The News Matrix: Tuesday 13 December 2011



No 10 receives visit from King of Bahrain

The Bahraini King Hamad al-Khalifa was welcomed to Downing Street yesterday, less than a year after Bahrain's security forces turned on democracy protesters, killing scores. The King said that he wanted the UK's help in reforming Bahrain's police and judiciary. MORE

IPCC: ‘Mistake’ to say Duggan shot at cops

It was "a mistake" to announce that Mark Duggan, whose death sparked widespread rioting, had been involved in a fire-fight with officers, the Independent Police Complaints Commission has admitted. Mr Duggan was shot and killed by police officers in north London on 4 August. MORE

Rooney’s wife target of blackmail plot

Coleen Rooney was subjected to a £5,000 blackmail plot involving hundreds of personal family photos – some of them allegedly showing her England footballer husband Wayne Rooney "pissed or stoned and on all fours". The images were on a camera on hers that was stolen.

I’ll fight Putin next year, says billionaire

After a week that shook Russian politics, a billionaire said yesterday he would stand against Prime Minister Vladimir Putin in the presidential election in March. Mikhail Prokhorov, the owner of the New Jersey Nets basketball team, said Russian society was "waking up". MORE

‘Call of Duty’ beats ‘Avatar’ in $1bn race

Video game Call of Duty: Modern Warfare 3 has become the fastest-selling entertainment product of all time after reaching the $1bn sales barrier in just 16 days, one day quicker than the film Avatar. MORE

Murder inquiry open after family killings

Detectives in Leeds are trying to establish why a devoted family man would kill his wife and two sons before taking his own life. Richard Smith, 37, is believed to have killed Clair, 36, nine-year-old Ben and one-year-old Aaron at their Pudsey home. Police have launched a murder inquiry but are not searching for suspects.

Children ‘held in cells without reason’

Tens of thousands of "innocent" children as young as 10 are held overnight in police cells each year, research suggests. A University of Sheffield study found that the majority were not charged with an offence, and could have been bailed or placed in emergency foster care.

President supports constitution change

President Paul Kagame said yesterday that he had no problem with calls for Rwanda's constitution to be changed to allow him to run for a third term, arguing that his people had a right to express their opinions. Human rights groups have raised concerns about rising political repression. MORE

Methane emissions shock Arctic study

Unprecedented quantities of methane gas have been bubbling to the surface of the Arctic Ocean, according to Russian scientists. The plumes of greenhouse gas – 20 times more potent than carbon dioxide – were seen by a team surveying the East Siberian Arctic Shelf. MORE

Blackwater gets all philosophical

The security firm once known as Blackwater is changing its name for a second time. The new name, Academi, is inspired by Plato's Academy in ancient Greece. As Blackwater it faced allegations that its private guards in Iraq were too quick to shoot.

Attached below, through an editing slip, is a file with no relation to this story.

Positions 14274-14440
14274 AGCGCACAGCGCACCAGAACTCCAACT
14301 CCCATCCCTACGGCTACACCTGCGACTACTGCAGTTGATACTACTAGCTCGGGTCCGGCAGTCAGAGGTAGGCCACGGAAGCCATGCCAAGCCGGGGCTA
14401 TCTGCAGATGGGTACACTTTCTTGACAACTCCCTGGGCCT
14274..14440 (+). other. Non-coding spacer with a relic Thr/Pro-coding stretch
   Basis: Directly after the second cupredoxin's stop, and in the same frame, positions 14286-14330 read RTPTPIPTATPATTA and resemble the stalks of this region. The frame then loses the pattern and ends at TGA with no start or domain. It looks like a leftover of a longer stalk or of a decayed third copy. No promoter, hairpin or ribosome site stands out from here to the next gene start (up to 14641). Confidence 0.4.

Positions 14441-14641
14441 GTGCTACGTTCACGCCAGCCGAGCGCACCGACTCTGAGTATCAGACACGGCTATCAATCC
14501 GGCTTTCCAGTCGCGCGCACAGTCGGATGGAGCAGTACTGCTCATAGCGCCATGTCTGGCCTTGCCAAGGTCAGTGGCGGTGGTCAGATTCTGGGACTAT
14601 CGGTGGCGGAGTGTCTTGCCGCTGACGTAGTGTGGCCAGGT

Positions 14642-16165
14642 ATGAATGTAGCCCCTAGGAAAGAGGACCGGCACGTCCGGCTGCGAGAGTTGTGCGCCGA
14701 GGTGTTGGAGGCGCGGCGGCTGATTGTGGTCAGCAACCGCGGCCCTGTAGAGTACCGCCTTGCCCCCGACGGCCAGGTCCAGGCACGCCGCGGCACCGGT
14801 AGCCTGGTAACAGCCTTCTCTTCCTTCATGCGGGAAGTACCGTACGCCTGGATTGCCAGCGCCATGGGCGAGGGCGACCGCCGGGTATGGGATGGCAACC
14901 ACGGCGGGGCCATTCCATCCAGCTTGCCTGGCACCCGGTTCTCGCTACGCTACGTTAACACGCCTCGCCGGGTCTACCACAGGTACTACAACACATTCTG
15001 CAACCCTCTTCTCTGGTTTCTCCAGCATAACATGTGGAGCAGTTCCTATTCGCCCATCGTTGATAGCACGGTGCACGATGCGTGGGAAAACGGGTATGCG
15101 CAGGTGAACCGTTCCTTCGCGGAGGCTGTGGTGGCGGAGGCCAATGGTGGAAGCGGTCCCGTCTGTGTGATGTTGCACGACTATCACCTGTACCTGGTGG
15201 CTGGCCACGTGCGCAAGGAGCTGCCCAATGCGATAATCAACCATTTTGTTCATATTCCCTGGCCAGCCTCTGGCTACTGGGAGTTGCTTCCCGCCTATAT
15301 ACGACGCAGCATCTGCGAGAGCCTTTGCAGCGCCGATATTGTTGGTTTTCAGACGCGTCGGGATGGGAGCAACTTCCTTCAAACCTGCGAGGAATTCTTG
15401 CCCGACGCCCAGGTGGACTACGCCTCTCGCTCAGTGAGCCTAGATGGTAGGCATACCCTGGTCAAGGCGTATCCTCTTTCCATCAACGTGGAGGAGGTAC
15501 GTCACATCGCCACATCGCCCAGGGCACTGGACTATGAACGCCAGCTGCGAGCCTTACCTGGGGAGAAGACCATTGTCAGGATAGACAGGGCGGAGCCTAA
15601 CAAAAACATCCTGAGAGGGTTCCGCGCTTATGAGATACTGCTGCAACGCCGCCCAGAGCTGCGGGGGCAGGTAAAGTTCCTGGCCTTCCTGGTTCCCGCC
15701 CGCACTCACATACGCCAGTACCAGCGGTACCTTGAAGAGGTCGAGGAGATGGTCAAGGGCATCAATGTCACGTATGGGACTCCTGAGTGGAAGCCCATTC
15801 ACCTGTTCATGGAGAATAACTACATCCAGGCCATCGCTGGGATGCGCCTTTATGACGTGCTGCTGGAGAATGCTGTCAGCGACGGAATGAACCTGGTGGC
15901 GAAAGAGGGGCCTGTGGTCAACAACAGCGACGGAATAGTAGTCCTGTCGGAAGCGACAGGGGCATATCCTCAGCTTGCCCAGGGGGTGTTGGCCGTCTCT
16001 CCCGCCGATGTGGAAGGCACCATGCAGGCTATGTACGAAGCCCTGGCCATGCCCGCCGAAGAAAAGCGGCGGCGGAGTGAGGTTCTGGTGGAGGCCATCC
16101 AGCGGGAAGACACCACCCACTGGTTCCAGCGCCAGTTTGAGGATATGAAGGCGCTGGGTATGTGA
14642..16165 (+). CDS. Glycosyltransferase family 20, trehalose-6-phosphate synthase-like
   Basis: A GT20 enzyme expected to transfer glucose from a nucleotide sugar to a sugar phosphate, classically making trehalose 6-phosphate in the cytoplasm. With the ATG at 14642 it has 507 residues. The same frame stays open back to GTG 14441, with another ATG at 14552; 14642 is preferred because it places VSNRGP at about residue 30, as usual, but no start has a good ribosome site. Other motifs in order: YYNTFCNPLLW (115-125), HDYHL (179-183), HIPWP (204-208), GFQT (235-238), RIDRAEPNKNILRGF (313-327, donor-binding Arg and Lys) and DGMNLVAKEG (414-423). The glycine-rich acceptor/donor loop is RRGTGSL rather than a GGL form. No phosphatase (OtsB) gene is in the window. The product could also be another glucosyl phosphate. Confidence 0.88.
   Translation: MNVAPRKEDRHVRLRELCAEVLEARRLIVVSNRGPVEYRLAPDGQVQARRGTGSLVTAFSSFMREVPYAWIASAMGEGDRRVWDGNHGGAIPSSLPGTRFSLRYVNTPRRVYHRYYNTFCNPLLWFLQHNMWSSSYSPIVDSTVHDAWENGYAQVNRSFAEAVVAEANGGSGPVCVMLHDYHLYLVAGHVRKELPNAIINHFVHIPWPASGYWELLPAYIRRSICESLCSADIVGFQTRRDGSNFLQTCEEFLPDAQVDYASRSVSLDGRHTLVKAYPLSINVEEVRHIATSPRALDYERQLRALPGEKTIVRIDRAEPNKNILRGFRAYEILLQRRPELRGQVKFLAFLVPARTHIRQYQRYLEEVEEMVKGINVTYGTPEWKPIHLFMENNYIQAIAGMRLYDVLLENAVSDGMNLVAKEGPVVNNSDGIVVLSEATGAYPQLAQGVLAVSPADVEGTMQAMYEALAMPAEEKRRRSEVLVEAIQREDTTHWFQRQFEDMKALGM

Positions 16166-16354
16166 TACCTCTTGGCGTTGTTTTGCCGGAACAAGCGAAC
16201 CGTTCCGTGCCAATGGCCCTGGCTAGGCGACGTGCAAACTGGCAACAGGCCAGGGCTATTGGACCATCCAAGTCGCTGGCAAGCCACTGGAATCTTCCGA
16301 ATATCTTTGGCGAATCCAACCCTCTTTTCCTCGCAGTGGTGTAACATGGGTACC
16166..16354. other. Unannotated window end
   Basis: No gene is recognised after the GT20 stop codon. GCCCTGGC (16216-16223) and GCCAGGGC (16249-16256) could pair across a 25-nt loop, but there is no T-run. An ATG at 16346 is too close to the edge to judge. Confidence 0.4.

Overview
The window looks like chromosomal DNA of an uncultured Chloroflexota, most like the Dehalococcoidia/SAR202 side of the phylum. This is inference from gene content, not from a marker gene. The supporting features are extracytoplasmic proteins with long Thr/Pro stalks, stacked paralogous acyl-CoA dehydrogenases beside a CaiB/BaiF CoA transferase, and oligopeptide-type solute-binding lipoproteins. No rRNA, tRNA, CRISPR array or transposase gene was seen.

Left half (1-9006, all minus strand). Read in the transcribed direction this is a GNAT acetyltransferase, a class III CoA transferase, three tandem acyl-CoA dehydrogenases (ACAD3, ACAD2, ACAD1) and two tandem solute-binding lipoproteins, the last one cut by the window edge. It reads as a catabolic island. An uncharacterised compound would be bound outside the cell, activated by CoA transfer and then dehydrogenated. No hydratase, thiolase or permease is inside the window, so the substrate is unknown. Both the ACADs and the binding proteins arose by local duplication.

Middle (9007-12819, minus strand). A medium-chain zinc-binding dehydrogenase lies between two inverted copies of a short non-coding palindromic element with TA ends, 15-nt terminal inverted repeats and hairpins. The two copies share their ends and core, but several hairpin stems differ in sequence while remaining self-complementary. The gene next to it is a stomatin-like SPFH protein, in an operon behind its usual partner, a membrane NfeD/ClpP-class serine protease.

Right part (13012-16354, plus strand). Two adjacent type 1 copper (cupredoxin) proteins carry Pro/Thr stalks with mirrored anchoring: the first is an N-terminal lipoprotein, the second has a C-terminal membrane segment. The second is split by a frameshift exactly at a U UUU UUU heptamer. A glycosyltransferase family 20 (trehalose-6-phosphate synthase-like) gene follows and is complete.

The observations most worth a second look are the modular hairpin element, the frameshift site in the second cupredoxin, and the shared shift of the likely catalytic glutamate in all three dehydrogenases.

Google buys Nasa hangar for its 8 jets

One of the world's biggest buildings, the eight-acre site of Hangar One, which once housed massive airships, has been sold by Nasa to Google, the search engine giant, for $33 million. Google's founders will use it to house their eight private jets. MORE

Song contest final loses its ‘X’ appeal

Sunday's X Factor final, won by girl band Little Mix, attracted four million fewer viewers than last year's. An average of 13.1 million people tuned in to the two-hour broadcast, far shy of the 17.2 million who saw Matt Cardle triumph over Rebecca Ferguson and One Direction in 2010.

Man fakes own mother’s obituary

Authorities say a US man published a fake obituary for his living mother in a ploy to get paid bereavement time off from work. Relatives called the Jeffersonian Democrat newspaper in Pennsylvania after the obituary appeared. Police charged 45-year-old Scott Bennett with disorderly conduct.

First winner fails to return at 87

The first-ever winner of the Eurovision Song Contest has failed in her attempt to make a comeback in the annual pop song festival. Lys Assia, 87, won the Eurovision contest in the year of its inception, 1956.

Woman gives birth in shop doorway

A woman from Bristol gave birth in a shop doorway after midwives sent her out for lunch. Sarah Plews, 35, was eight days overdue with her second daughter when she arrived at St Michael's Hospital having contractions. She was told she should relax and go get some food.

Torch-bearers set two world records

Thousands of people from 50 countries have set two world records by parading with 3,777 flaming torches in Indonesia's capital Jakarta. Guinness World Records acknowledged records for the largest torch-lit image formed by people and for the largest torch-lit parade.

PM counts cost after breaking tribal taboo

It's a tribal taboo that ought not to be broken and when it is, the cost can be high. Zimbabwean radio reports that Prime Minister Morgan Tsvangirai has been fined two cows, two sheep and 10 yards of cotton cloth for breaking a rule forbidding marriage talks during a 'sacred' period.

Historic castle goes on market for £1.8m

The castle that the English used to imprison Robert the Bruce's son in the 14th century is on sale for almost £2m. King David II of Scotland was captured and locked in Northumberland's Ogle Castle before being sent to the Tower of London. The nine-bedroom building is on sale for £1.8m.

After 33 days, pair wash up on atoll

After drifting for 33 days, two fishermen from Kiribati washed ashore on a remote atoll in the Marshall Islands. They then discovered that descendants of an uncle of one of them, feared drowned in the 1950s, were living on the atoll. The uncle had ended up there after getting lost fishing.